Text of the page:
Labour’s deputy leader, Angela Rayner, reminded Ms Stone of this in her letter requesting an independent investigation into Johnson’s failure to register a donation by Tory donor Lord Brownlow to pay for the flat redecoration.

She wrote: “Far from learning the lessons of his previous transgressions, the prime minister has continued with his attitude of treating basic standards of integrity, openness and transparency with contempt, and behaving as though there is one rule for him and another for everyone else.”

And she said the fact that Mr Johnson told Lord Geidt he became aware of the donations for the works on the flat in February this year but did not settle the invoices personally until March 8 suggests he is in breach of parliamentary rules on declaring donations that all MPs must follow.

Ms Stone is already investigating whether Mr Johnson properly declared a £15,000 holiday on the Caribbean island of Mustique with his now-wife Carrie.

Johnson is also facing two other inquiries into the flat refurbishment.

The Electoral Commission is investigating whether the Conservative Party broke the rules on declaring donations over the Downing Street flat and has the power to issue a fine of up to £20,000.

And Cabinet Secretary Simon Case, the UK’s top civil servant, is also examining whether donations were properly declared.

And it will only get worse for Johnson because he won’t stop breaking the rules. It seems he genuinely thinks he’s above the law.

Still, it’s great for political commentators like This Writer. It guarantees me stories for years to come.

As for you… if you like that sort of thing, I recommend you buy popcorn – in a regular supply.

Source: Labour demands further probe into Boris Johnson’s flat revamp – BBC News

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Lord Geidt clears his employer Boris Johnson of ministerial code breaches. He would, wouldn’t he?

We all know the Tories think we’re stupid; accept this nonsense at face value and they’ll know it’s true.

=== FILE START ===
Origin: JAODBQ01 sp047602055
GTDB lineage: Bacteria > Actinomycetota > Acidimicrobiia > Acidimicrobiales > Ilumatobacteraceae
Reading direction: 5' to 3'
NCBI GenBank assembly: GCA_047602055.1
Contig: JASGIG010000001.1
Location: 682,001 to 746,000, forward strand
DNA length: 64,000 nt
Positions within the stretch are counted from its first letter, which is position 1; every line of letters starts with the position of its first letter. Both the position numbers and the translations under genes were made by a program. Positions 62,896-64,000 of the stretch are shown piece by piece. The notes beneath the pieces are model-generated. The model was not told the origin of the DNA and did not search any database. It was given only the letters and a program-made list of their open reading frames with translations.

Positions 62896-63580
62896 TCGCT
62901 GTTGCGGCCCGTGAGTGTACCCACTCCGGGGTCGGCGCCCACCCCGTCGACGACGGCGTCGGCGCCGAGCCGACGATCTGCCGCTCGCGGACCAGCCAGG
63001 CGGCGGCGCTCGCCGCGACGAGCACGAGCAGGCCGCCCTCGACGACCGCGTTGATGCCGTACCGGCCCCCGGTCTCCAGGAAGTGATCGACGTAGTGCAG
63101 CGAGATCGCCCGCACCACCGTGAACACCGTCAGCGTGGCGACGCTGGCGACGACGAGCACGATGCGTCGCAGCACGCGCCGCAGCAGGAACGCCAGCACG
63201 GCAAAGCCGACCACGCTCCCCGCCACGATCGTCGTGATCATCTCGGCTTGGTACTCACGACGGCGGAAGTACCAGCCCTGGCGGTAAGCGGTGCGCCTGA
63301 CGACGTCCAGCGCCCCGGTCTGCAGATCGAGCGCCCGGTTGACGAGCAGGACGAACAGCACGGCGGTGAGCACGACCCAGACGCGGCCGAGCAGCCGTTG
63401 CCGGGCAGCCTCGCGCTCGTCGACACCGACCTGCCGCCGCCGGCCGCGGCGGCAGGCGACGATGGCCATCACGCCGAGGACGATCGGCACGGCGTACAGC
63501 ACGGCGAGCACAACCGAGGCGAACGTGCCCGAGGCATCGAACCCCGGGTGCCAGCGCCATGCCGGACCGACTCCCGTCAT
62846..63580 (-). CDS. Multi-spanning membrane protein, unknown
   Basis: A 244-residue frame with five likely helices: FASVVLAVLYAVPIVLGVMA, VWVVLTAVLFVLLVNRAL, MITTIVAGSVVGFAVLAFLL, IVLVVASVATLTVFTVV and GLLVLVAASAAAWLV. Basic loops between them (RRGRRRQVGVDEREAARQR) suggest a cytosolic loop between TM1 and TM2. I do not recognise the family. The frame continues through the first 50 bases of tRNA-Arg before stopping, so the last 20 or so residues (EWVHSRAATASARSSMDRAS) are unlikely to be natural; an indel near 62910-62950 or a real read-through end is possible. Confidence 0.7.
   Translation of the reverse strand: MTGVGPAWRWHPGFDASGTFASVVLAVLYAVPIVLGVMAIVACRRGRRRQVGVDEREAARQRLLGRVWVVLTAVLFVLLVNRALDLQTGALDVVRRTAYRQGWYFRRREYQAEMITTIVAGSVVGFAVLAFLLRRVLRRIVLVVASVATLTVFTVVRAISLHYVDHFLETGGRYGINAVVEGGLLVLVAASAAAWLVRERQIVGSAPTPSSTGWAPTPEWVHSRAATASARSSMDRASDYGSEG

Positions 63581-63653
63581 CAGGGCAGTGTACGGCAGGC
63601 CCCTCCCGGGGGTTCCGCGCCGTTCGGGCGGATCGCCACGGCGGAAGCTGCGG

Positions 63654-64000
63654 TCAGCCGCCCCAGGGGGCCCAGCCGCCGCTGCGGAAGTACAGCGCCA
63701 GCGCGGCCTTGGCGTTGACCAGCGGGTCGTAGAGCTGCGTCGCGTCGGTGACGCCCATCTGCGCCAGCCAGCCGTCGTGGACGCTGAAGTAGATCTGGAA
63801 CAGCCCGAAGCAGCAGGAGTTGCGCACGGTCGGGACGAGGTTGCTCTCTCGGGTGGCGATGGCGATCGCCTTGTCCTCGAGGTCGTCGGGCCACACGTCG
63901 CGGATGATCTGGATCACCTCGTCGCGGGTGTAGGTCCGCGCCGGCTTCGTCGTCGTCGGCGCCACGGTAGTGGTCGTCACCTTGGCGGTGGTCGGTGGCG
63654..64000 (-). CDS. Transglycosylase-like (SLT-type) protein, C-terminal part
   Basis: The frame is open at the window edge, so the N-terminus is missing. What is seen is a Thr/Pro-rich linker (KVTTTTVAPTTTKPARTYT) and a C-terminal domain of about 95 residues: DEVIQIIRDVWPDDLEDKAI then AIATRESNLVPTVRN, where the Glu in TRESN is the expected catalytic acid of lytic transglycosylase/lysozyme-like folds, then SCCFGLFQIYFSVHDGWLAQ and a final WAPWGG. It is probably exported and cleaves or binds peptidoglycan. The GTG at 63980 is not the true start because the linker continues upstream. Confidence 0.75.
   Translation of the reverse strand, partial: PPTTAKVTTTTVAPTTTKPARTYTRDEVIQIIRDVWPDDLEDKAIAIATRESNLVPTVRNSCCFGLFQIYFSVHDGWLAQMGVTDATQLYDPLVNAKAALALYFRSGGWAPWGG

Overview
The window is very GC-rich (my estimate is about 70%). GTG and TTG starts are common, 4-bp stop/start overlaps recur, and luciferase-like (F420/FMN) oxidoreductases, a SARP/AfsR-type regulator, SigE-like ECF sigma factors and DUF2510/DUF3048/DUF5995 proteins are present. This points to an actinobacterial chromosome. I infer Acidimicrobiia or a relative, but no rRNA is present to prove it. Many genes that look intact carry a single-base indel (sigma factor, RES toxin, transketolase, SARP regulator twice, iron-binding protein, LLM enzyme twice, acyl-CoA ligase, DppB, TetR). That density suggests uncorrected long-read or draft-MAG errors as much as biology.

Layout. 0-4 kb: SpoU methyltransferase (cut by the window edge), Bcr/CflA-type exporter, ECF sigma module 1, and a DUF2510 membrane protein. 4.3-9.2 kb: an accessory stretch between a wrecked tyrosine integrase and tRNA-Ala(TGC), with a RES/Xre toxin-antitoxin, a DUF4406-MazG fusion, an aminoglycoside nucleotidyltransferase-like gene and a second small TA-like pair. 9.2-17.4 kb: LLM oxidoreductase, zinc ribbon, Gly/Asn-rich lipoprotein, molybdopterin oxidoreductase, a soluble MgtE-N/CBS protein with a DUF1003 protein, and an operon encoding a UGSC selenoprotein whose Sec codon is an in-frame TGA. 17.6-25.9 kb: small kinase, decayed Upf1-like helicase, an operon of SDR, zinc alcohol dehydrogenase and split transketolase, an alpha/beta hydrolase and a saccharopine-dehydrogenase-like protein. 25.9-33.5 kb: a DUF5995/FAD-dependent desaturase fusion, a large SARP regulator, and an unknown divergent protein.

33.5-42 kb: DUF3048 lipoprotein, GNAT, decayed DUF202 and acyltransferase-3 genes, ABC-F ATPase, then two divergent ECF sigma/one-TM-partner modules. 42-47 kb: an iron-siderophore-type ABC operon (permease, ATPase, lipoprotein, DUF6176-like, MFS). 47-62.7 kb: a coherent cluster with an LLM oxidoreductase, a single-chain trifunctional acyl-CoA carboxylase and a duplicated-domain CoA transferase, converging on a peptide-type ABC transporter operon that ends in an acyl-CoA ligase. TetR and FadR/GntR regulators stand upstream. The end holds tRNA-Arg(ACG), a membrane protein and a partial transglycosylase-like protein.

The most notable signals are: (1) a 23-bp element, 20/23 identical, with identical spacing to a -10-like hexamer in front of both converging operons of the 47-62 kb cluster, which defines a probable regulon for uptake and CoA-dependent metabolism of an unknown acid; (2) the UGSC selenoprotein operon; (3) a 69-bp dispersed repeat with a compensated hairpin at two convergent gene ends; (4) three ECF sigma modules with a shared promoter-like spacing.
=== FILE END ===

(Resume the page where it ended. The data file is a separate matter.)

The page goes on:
A Tory peer, Lord Geidt, has apparently carried out an internal party review of the way refurbishment of the 11 Downing Street flat (occupied by Boris Johnson) was funded and found that Johnson – who is his boss, let’s not forget – was innocent of any wrongdoing.

And nobody should believe a word of it.

Geidt said the Cabinet Office paid the costs and charged them to the Conservative Party, on the understanding that a trust was being set up to provide the funds.

This trust was never set up and the bulk of the cash came from Lord Brownlow, a Tory donor and former vice-chairman of Johnson’s Conservative Party from 2017 to July 2020 – as had been claimed in press reports.

With regards to the flat, [Geidt] said: “It is clear from the record that while a serious and genuine endeavour, the trust was not subjected to a scheme of rigorous project management by officials.

“Given the level of the prime minister’s expectations for the trust to deliver on the objects he had set, this was a significant failing.

“Instead, the prime minister – unwisely, in my view – allowed the refurbishment of the apartment at No 11 Downing Street to proceed without more rigorous regard for how this would be funded.”

In other words, Johnson claimed ignorance of the situation – but ignorance is no excuse.

Besides, he told us he had paid for the works himself, and that is plainly a lie.

He gets £30,000 a year as an allowance for such works – more than most of us earn in full-time work – and it still wasn’t enough. Reports suggest that the changes to the Downing Street flat cost around £200,000 in total.

Still, the Electoral Commission has launched its own investigation.

The commission said it was “satisfied that there are reasonable grounds to suspect than an offence or offences may have occurred”.

At the end of the day, it wouldn’t have matter what Geidt found, as power to decide whether a breach of the ministerial code has occurred rests with the prime minister – Johnson himself.

Knowing how corrupt he is, we know that he was never going to admit an offence that may require him to resign from his job.

We are left with several conclusions:

That Johnson is guilty as sin, that the government is utterly corrupt because he is leading it, and that Geidt and Brownlow have implicated themselves in that corruption by whitewashing their boss.

Source: Boris Johnson was ‘unwise’ to allow flat refurbishment ‘without more rigorous regard for how this would be funded’, report finds | Politics News | Sky News

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Tory hypocrisy: they can’t sort out fire safety in your flat after Grenfell, but support huge payments to redecorate Johnson’s

Grenfell: this is what happens when inflammable cladding on tower blocks catches fire. Tenants in many more blocks have had this stuff inflicted on them, and the Tories want to force them to pay to get rid of it.